New mouse model helps explain gene discovery in congenital heart disease
Scientists now have clues to how a gene mutation discovered in families affected with congenital heart disease leads to underdevelopment of the walls that separate the heart into four chambers. A Nationwide Children's Hospital study appearing in PLoS Genetics suggests that abnormal development of heart cells during embryogenesis may be to blame.
When babies are born with a hole in their heart (either between the upper or lower chambers), they have a septal defect, the most common form of congenital heart disease. Although it's not clear what causes all septal defects, genetic studies primarily utilizing large families have led to the discovery of several causative genes.
Vidu Garg, MD, the study's lead author, previously reported that a single nucleotide change in the GATA4 gene in humans causes atrial and ventricular septal defects along with pulmonary valve stenosis. In mice, the GATA4 gene has been shown to be necessary for normal heart development and its deletion leads to abnormal heart development.
"While GATA4 has been shown to be important for several critical processes during early heart formation, the mechanism for the heart malformations found in humans with the mutation we previously reported is not well understood," said Dr. Garg, a pediatric cardiologist in The Heart Center and principal investigator in the Center for Cardiovascular and Pulmonary Research at The Research Institute at Nationwide Children's Hospital.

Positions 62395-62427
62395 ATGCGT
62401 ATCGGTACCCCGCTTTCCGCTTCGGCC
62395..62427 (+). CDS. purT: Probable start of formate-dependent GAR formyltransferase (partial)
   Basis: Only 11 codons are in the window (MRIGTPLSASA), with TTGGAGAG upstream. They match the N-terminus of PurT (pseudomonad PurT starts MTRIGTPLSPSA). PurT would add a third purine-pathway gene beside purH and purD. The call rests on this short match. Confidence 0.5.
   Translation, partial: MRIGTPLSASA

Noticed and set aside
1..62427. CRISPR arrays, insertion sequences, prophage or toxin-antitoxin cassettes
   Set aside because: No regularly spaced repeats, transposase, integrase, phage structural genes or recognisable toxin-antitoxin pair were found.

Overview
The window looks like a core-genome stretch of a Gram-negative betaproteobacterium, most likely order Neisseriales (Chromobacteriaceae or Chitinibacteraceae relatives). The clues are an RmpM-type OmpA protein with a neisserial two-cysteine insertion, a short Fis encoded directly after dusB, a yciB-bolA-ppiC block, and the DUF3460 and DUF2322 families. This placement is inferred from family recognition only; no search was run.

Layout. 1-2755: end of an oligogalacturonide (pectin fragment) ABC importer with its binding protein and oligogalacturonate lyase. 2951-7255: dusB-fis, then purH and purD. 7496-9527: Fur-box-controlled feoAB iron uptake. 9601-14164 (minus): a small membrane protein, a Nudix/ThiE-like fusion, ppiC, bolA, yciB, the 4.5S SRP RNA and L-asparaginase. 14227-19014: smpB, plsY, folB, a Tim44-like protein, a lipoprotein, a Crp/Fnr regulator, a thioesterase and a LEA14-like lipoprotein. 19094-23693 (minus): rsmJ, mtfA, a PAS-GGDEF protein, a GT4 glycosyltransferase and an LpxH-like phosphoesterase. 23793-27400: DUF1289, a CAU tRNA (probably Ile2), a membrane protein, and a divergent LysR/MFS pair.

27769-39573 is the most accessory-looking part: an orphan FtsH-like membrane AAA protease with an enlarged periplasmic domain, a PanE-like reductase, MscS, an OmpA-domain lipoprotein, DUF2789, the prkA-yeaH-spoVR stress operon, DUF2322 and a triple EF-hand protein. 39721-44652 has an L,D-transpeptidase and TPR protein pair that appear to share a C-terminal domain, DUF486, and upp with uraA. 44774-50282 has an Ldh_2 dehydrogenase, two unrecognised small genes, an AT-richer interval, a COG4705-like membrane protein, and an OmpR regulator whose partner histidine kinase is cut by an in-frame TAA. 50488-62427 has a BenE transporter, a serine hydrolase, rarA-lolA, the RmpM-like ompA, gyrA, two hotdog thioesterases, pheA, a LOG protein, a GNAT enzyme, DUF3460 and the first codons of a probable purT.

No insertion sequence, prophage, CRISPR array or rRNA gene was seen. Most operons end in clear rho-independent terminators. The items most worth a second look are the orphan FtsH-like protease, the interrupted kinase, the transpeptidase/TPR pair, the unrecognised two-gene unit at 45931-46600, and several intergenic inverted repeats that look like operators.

To better characterize the mutation, Dr. Garg and colleagues generated a mouse model harboring the same human disease-causing mutation. They saw heart abnormalities in the mice that were consistent with those seen in humans with GATA4 mutations. Upon further examination, they found that the mutant protein leads to functional deficits in the ability for heart cells to increase in number during embryonic development.
"Our findings suggest that cardiomyocyte proliferation deficits could be a mechanism for the septal defects seen in this mouse model and may contribute to septal defects in humans with mutations in GATA4," said Dr. Garg, also a faculty member at The Ohio State University College of Medicine. "This mouse model will be valuable in studying how septation and heart valve defects arise and serve as a useful tool to study the impact of environmental factors on GATA4 functions during heart development."